China and US sign accords on energy cooperation
Shanghai. May 26. INTERFAX-CHINA - China and the United States have signed several accords on energy cooperation between the two countries on May 25 during their Strategic and Economic Dialogue 2010 in Beijing, various state media organs reported on the same day.
Among the dispatches, China's official Xinhua news agency reported that the 2010 Dialogue produced 26 outcomes, focusing primarily on the energy sector. Seven accords were signed, including the Memorandum of Further Cooperation on Nuclear Safety for the Westinghouse AP1000 Nuclear Reactor, the U.S.-China Shale Gas Resource Task Force Work Plan and the Memorandum of Understanding on Implementation of the Framework for EcoPartnerships Implementation Plan.
In addition, the two parties reiterated that they are to strengthen AP1000 cooperation and are willing to make concerted efforts to promote cooperation on the nuclear safety technology of High Temperature Gas-cooled Reactors.
They also said that they welcome the progress made on implementing the U.S.-China Memorandum of Understanding to Enhance Cooperation on Climate Change, Energy and Environment and the Ten Year Framework on Energy and Environment Cooperation and are to enhance practical cooperation in areas such as climate change, energy and environment, according to the reports.
The two countries held a working meeting of the Clean Energy Research Center on May 25. They will also hold the first U.S.-China Renewable Energy Forum and Advanced Bio-fuels Forum on May 26 and 27 and start work on the U.S.-China Renewable Energy Partnership, according to a U.S. State Department statement. In the second half of this year, they will hold the Electric Vehicles Forum, the Fifth U.S.-China Energy Policy Dialogue, and the Tenth U.S.-China Oil and Gas Industry Forum, the same statement noted.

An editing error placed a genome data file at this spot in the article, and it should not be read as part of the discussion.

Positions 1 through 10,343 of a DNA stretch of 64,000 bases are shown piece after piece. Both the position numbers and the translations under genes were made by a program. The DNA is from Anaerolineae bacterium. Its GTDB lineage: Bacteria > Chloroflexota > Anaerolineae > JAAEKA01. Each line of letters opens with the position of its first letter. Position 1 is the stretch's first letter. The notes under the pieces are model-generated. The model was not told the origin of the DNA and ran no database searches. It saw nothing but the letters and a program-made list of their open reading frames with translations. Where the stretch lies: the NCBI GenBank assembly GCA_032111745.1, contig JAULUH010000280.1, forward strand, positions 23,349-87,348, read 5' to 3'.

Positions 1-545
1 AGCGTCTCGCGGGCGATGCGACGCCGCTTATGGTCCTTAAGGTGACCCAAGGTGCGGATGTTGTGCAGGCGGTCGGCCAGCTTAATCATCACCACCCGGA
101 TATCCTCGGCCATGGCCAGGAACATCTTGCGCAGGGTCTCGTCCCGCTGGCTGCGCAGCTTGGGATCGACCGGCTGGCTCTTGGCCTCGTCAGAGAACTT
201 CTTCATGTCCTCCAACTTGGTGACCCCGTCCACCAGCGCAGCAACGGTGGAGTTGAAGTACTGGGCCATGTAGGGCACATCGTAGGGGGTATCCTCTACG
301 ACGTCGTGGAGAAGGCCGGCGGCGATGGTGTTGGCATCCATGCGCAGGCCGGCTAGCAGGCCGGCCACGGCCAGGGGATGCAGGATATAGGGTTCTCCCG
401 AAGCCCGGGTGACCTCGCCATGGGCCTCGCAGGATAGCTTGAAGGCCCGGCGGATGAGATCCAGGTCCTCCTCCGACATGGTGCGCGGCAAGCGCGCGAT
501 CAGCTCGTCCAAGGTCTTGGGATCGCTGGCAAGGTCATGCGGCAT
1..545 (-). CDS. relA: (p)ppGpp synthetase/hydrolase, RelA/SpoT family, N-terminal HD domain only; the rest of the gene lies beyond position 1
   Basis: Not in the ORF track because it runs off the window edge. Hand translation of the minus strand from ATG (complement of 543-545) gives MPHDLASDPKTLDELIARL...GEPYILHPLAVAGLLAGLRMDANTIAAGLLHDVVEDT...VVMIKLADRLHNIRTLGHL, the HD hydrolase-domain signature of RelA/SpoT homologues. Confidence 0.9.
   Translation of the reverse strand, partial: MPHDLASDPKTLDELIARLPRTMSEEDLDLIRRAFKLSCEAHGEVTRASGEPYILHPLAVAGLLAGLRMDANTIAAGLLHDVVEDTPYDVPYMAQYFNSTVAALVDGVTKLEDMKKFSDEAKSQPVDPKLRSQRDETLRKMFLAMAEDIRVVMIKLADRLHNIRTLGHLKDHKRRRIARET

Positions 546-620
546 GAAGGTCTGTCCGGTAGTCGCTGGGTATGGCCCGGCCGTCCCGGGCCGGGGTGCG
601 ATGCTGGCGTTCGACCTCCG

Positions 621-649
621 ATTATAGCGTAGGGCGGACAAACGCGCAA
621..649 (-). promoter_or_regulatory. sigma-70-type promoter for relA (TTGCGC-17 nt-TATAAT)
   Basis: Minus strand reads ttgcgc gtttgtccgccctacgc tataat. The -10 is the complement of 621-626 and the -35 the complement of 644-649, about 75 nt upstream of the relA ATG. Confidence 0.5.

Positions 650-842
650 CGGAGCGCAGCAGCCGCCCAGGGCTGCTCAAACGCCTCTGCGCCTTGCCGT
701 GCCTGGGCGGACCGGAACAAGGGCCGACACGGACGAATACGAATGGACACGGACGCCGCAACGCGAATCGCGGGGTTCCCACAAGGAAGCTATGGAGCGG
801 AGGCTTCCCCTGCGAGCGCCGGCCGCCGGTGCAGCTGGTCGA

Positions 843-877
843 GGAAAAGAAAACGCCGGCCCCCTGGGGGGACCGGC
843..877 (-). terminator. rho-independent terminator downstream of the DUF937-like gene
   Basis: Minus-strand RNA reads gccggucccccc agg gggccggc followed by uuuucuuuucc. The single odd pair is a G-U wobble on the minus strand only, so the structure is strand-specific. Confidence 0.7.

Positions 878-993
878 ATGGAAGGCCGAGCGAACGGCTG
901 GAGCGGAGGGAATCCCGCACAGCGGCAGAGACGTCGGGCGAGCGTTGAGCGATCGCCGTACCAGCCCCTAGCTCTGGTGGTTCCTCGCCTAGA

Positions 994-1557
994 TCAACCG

Fu Mengzi, assistant president of China Institute of Contemporary International Relations, told Interfax that energy cooperation is a critical aspect of bilateral relationship between the two countries, given the current international concerns over climate change, emissions reduction and clean energy development.
Fu noted that the two countries agreed to invest $150 million in the Clean Energy Research Center over five years, according to the Sino-U.S. Joint Statement released during President Obama's visit to China last November. Fu thought that this indicates that both parties regard clean energy cooperation as an important part of their relationship.
"It is natural that the economic dialogue between China and the US is now focused on the energy sector, as it is becoming a global trend to update energy technology," Fu said. "Both countries share a common interest in this field."
According to Fu, China hopes to implement economic restructuring through the promotion of energy conservation and emission reduction. The U.S., on the other hand, has advocated technological development and an increase in its exports.
Before the Dialogue, U.S. Commerce Secretary Gary Locke led a trading delegation in China which included representatives from First Solar, Inc., General Electric Co. and Duke Energy Corp. to promote clean energy technology to potential Chinese clients.